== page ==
Slow start to the year

I spent the most of my time in January 2013 completing the outlet-wide survey which I had started in December. December and January are very quiet months for books sales, not only at Paperight but also traditional bookstores.

We collaborated with an entrepreneur from the Eastern Cape to arrange for Paperight branded-signage to be fitted to his outlet. Our correspondence with him lasted several months because, he wanted signage according his own design. I feel that our goodwill was abused during this correspondence and we subsequently decided to halt our plans to assist small businesses by supplying them with Paperight branded signage.

More progress, and a letter from Parliament

In February 2013 the team published a great little book called Now what? A guide to studying with Unisa. Here’s our blog post about it.  We also produced a printable Paperight catalogue.

While the team was hard at work, I travelled to New York for the O’Reilly Tools of Change conference, where we won the Startup Showcase, and I gave a talk on ‘Disruptive Innovations in Emerging Markets: Mxit [book projects including Yoza], Siyavula, Paperight and Worldreader’, along with Michael Smith of Worldreader. (This was covered nicely by PaidContent.)

I also gave a talk in Jan at TEDxAIMS in Jan called ‘Tech spreads slowly.’ Here’s the video and text.

I reproduced that as a post on the Mail & Guardian’s Thought Leader blog.

Media coverage

We’ve been happy to see lots of coverage. Some highlights:

The highlight was that on 28 Feb 2013 The National Assembly of South Africa (Parliament) congratulated Paperight!


Here are the minutes from the Government Gazette:

8. The Chief Whip of the Opposition moved without notice: That the House –
(1) notes that Paperight, a Cape Town based print-on-demand company received the O’Reilly Tools of Change Start-Up Showcase’s award for Most Entrepreneurial Publishing Start-Up in New York City on 14 February 2013;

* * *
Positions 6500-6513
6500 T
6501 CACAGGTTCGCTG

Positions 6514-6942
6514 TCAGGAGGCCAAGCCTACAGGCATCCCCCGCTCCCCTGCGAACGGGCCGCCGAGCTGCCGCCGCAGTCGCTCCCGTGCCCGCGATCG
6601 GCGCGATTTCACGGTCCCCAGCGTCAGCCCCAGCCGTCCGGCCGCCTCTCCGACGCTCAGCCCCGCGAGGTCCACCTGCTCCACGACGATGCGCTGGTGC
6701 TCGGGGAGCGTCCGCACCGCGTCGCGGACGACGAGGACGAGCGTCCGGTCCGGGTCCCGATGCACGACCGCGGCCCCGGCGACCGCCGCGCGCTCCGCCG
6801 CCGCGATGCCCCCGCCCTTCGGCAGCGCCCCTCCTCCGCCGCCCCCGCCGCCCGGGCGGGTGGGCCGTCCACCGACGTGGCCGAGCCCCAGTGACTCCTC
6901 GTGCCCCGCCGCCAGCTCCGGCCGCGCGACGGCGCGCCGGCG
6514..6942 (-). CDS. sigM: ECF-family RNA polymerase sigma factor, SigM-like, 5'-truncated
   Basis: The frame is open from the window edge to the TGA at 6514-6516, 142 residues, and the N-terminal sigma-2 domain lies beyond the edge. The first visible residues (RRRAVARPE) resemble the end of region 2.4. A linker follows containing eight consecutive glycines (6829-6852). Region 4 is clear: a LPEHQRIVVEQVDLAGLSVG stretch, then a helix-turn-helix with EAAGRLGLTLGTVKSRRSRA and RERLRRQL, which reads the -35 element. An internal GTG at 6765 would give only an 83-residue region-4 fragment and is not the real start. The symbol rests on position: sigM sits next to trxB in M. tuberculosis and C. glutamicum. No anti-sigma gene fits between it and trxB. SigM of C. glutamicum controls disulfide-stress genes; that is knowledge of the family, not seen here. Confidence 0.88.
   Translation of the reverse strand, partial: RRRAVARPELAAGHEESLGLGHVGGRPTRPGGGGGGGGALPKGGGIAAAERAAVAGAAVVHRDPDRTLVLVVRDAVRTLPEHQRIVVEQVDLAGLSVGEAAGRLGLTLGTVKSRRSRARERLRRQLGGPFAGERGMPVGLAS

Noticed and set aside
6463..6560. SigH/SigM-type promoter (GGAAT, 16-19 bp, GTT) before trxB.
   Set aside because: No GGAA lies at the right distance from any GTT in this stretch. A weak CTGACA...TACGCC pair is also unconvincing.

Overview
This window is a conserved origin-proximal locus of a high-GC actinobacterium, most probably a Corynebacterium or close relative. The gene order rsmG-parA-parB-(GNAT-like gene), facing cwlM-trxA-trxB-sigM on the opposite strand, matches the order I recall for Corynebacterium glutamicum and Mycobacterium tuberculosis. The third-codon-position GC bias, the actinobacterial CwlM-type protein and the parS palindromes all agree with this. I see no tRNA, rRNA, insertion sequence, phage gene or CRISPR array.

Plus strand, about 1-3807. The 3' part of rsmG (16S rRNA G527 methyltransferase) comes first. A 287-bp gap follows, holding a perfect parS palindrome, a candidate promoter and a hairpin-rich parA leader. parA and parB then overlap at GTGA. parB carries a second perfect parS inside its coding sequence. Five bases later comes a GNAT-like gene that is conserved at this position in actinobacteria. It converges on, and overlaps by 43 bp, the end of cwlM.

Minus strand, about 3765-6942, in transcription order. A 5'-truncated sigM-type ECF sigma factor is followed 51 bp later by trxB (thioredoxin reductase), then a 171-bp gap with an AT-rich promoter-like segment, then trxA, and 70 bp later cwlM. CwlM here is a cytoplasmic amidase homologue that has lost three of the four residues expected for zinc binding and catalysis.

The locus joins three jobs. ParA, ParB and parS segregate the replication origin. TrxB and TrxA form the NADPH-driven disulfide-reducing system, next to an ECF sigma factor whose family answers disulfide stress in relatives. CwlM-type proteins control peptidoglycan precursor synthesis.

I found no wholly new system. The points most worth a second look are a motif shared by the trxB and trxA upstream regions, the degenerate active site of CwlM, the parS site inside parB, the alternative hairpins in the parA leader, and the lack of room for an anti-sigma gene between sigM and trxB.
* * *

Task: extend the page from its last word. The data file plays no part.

(2) further notes that Paperight, a company funded by the Shuttleworth Foundation, received this award for its ingenious solution to widespread book shortages in the developing world through a service that allows photocopy shops to legally print books, consisting of more than 200 registered independent outlets in South Africa;
(3) recognises that Paperight was one of 10 finalists, the only company nominated outside the United States of America and Europe and the first ever to come from South Africa;
(4) acknowledges the difficulty that millions in South Africa face in
accessing published works;
(5) further acknowledges the importance of making published works
easily accessible to millions of people throughout Africa; and
(6) congratulates Paperight and encourages publishers to register with Paperight in making their works accessible to all. Agreed to.

Our roadmap for the next 3 months

Next up:

  • Promotional campaigns around the Paperight Young Writers Anthology, the Now What? UNISA guide, and planning promotional campaigns around healthcare and young-adult titles.
  • Boost content team to clear the backlog of books we have, including over 150 student guides for distance-learning university College Campus.
  • Complete negotiations with two major US publishers (O’Reilly, Harlequin) that have been ongoing for a long time.
  • Aim to sign MOU (or similar) with Postnet.
  • Last phase (Phase 3) of software feature development, including A5 printing, high-res covers, and VAT support.